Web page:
Two University of Iowa students leave Friday for Scandinavia where they’ll learn how to design, build and operate instruments onboard a rocket, which they’ll launch.
Organizers of the “rocket school” say the five-day, intensive program in Norway will give the students a wealth of experience in rocket design, flight and data gathering. Hannah Gulick a U-I sophomore from Spirit Lake, is thrilled to be making the trip.
“My dream is to be a researching astrophysicist,” Gulick says. “I would like to involve spaceflight instrumentation in my research. Being able to take a campaign for a rocket that normally takes 15 years and put it into four days provides invaluable experience for me and my future.”
Gulick is double majoring in physics and astronomy, as well as creative writing. She’ll be joined in Norway by Josh Larson, also a physics and astronomy major, from Mount Pleasant. Gulick says they’re the first U-I students ever chosen for the exclusive program.
“We will have the entire campaign of a rocket,” Gulick says. “So, we will be helping to design instruments for it, design the software that will go onto the rocket. We will actually build the instruments and the software for the rocket and then we will see the rocket launch and we will get data back then and be able to diagnose our data and find out about things like magnetic fields around the Earth.”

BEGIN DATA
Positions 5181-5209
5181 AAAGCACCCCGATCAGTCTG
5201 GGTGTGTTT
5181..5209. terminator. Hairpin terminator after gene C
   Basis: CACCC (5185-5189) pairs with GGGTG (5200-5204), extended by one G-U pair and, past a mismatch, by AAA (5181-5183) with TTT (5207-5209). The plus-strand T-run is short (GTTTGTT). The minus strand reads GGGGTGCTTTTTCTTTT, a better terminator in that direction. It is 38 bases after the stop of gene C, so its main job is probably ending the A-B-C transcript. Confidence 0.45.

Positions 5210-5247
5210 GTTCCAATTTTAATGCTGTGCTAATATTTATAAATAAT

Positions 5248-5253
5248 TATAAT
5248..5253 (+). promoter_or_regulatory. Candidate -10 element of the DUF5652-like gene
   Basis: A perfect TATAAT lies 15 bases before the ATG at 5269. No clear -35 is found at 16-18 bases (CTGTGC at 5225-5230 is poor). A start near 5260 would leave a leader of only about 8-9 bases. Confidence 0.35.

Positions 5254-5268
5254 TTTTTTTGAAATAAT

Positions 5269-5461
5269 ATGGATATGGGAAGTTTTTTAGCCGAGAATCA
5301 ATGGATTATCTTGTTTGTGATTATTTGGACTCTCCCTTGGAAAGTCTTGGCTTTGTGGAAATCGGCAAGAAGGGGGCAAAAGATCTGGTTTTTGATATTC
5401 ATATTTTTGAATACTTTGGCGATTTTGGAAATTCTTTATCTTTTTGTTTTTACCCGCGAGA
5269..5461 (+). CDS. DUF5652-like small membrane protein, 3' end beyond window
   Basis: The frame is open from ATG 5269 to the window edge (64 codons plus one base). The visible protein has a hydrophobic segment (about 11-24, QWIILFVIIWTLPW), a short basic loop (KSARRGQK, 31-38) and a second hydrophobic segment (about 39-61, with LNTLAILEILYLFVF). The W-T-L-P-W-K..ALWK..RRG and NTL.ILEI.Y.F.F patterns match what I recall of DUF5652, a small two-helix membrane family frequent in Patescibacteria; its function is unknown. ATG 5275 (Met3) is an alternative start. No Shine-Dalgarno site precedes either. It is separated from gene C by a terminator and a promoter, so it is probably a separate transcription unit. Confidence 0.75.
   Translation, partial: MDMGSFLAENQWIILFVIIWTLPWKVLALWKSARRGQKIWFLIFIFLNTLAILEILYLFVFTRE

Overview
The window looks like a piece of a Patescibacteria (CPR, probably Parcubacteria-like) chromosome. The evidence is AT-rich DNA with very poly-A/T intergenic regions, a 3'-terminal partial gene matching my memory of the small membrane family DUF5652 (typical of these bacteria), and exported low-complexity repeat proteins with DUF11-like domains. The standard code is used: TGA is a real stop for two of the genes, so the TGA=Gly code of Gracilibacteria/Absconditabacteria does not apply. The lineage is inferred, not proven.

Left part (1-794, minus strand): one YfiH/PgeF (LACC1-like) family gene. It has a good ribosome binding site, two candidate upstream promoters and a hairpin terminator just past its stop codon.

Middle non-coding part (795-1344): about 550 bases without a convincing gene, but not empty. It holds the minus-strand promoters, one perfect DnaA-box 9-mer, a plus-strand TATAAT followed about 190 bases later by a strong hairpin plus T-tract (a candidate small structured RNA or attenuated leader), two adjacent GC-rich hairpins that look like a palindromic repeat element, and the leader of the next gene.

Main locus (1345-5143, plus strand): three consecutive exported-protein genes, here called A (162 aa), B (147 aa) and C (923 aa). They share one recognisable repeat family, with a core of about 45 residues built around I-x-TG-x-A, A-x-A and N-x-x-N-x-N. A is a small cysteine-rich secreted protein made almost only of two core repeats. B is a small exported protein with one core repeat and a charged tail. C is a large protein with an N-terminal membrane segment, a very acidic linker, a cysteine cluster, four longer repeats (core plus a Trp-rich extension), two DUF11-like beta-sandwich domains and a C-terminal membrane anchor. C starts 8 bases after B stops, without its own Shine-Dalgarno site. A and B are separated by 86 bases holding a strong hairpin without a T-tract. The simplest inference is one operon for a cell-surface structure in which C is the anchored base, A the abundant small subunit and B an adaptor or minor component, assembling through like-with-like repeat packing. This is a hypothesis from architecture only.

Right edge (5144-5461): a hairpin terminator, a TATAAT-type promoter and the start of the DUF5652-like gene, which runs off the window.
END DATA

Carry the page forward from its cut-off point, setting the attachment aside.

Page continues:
She hopes to someday apply what she learns to develop “cube satellites” for NASA. Gulick recognizes she’s pursuing a very complicated field of study — becoming a rocket scientist — but she believes she’s well-prepared for the challenges ahead and gets plenty of encouragement.
“There are many women, even inside my department, that are inspirations for me,” Gulick says. “I go to women’s conferences for physics all the time and it’s just great to see what we’re capable of.”
The 7 foot-tall rocket should be launched late next week to a height of 10 kilometers, or about six miles. The program is called CaNoRock, the Canada-Norway Student Sounding Rocket exchange program. It’s a partnership between the Universities of Alberta, Calgary and Saskatchewan, the Royal Military College, the University of Oslo and the Andøya Space Center in Norway.